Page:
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MONDO ARC

Lutron Quantum

Issue 57 Oct / Nov 2010


Lutron’s Quantum light management system was designed for the 52-storey New York Times building. David Morgan takes a closer look at the technical details

Lutron is a company with a proud heritage. Under their founder, Joel Spira, an ex-military engineer they became the first company to introduce a thyristor based dimmer in 1962 and have since become synonymous with lighting control.

Ever since Lutron has continued to lead the way in the control of artificial light to create mood and atmosphere within interiors. However, their systems were not perceived to be particularly geared towards energy saving. In fact, until fairly recently some of the US energy codes precluded the use of wall dimmers as an energy saving device.

With the introduction of the Lutron Quantum system this situation has changed and Lutron seem well placed to benefit from an increasing awareness amongst lighting specifiers that the most cost-effective and sustainable way to save energy used for lighting may be to control light levels and burning hours of conventional light sources rather than to rip out the existing lighting system and change it to a complete LED solution.

The use of daylight is the other key element in any energy-saving interior lighting scheme and Lutron has also become well placed to control the amount of daylight entering a building.

Intriguingly, Lutron had already added window blinds and blind controls to their range many years ago with their Savoia range of mechanised blinds and controls and these have now been integrated with luminaire controls in the Quantum system thus bringing control of daylight together with that of artificial light.

The Quantum system grew out of a single huge project – The New York Times building – a 52-storey office in Manhattan designed by Renzo Piano.

The Vice President of Operations for the New York Times, David Thurm, expressed the organisation’s vision for an extremely energy-efficient new building that would use as much natural light as possible to give a very high quality of working environment and maximum flexibility in the use of space. Glenn Hughes, the Director of Construction for The New York Times building was responsible for turning this vision into a workable solution.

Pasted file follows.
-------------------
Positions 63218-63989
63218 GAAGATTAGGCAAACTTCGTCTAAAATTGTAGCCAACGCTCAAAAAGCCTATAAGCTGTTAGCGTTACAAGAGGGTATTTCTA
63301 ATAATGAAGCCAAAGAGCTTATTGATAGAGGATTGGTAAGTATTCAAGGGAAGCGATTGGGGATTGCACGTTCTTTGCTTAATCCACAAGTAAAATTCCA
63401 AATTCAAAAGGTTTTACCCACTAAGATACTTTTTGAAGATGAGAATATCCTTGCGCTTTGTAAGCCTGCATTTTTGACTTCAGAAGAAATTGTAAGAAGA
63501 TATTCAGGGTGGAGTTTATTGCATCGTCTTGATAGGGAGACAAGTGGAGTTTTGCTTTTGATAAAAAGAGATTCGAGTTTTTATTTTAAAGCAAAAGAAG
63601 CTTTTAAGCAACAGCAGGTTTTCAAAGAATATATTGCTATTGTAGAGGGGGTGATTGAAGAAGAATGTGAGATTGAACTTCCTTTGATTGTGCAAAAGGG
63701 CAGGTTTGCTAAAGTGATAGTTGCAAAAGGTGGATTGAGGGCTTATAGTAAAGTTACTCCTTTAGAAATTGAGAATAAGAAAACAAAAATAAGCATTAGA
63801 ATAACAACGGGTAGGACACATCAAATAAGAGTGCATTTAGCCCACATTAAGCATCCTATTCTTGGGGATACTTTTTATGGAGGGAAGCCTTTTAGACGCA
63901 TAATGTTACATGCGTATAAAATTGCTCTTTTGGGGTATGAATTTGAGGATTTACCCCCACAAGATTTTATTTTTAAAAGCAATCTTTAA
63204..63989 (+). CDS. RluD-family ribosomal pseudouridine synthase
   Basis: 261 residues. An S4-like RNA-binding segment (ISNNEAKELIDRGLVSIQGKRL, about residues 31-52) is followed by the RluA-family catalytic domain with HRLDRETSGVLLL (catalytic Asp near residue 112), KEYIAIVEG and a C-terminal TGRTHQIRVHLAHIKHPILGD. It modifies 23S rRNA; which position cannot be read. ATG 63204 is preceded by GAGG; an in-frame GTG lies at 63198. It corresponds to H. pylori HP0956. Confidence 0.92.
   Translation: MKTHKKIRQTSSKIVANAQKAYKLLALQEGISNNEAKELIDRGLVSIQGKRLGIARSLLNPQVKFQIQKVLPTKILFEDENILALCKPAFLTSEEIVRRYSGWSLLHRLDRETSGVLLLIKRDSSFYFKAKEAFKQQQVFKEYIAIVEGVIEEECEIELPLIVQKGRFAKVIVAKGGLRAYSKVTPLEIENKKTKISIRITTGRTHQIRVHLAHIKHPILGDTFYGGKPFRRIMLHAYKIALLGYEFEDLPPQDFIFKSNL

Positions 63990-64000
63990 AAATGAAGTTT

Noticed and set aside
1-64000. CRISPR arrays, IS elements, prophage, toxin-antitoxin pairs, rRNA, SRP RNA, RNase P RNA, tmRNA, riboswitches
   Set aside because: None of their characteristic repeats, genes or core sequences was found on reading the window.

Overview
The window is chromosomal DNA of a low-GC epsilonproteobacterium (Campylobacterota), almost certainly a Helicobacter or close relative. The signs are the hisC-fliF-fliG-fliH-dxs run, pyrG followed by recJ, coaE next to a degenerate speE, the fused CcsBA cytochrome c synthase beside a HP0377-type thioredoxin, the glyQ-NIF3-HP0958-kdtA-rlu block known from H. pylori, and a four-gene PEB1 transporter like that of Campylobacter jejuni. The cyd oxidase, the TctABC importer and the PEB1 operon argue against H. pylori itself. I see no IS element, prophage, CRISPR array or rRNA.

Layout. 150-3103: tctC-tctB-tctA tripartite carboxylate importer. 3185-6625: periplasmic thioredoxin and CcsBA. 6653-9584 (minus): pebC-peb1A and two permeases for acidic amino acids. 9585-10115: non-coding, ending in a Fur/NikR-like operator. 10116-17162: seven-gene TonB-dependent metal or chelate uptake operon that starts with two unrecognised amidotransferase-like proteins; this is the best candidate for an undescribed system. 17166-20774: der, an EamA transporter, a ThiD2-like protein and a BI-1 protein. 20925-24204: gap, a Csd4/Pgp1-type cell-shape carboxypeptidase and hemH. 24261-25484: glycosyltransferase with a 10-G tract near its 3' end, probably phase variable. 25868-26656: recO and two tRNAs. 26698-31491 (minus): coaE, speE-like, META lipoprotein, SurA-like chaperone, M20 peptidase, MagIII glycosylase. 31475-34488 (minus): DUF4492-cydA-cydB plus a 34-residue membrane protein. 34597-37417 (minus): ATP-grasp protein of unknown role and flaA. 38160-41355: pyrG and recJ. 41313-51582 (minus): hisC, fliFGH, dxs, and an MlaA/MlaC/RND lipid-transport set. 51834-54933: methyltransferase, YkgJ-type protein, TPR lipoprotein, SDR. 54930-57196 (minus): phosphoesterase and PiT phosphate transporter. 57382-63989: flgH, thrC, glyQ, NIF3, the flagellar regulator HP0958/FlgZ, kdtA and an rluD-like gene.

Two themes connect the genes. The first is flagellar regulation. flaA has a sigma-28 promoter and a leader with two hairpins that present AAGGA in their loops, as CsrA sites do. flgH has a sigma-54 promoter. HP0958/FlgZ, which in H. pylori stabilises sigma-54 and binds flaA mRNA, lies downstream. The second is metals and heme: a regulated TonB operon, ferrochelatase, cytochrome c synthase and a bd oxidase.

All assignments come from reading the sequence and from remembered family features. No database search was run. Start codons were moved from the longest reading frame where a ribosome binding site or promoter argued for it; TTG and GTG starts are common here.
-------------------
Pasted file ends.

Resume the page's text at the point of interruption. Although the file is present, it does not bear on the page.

Gensler designed the interior and SBLD was responsible for the lighting design. The project was researched in great detail and even a working mock-up of a corner of the building was constructed under the guidance of the National Laboratory at the University of California to test lighting equipment and controls. Lutron were able to bring together their existing systems with various new developments to provide the complete lighting and energy control system for the building and won the contract. From this project the Quantum system was created.
The New York Times building was designed to use 1.28 watts per sq ft for lighting but after optimising the system actual power levels have now been reduced to 0.38 watts per square foot, a remarkable reduction of 70 per cent.

These savings have been achieved by integrating the use of daylight with artificial light into the same control system. Lutron’s Savoia blinds are controlled by sensors, time clocks and the Lutron Hyperion sun movement mapping system which was developed so that the Quantum system will know the sun’s position relative to the building on any day of the year. This enables blinds to be set at the correct height to effectively manage daylight entering the building thus reducing energy use by lowering solar gain, reducing air conditioning load and glare while maximising comfort and productivity.

In The New York Times project the Quantum system controls the artificial lighting in the building by continuously monitoring light levels with sensors and adjusts dimming levels on more than 18,000 digital ballasts to optimise lighting levels. Individual control of luminaires and blinds is achieved with IR personal controllers.

To develop the Quantum system work meant upgrading a wide variety of existing Lutron products including the familiar Graphic Eye scene setting controllers, Savoia blind controls, wall panels as well as introducing a new proprietary control system that could address the huge number of devices in a large office building while integrating with other building management systems.

New hardware for the system includes the quaintly named Energi Savr Node QS which is a one box DIN rail mountable contoller linking a wide variety of sensors with wall panels and luminaires. An iPhone app is, of course, available so that the system can be set up from your iPhone.
Apparently existing Lutron lighting control systems can now be upgraded to work with the Quantum system without disturbing the installation – a new card is added to the controller rack to make the change.

New software and servers have also been introduced that allow facility managers to monitor and adjust energy use, lighting levels, lighting hours and blind controls directly. This ensures that maximum energy savings can be achieved by fine tuning all the lighting details in the building.

The world of lighting controls has come a long way since that first wall dimmer was invented but it is notable that Lutron has been a leading player in this sector over the whole period. It is intriguing to ponder what they will come up with next.

www.lutron.com

 

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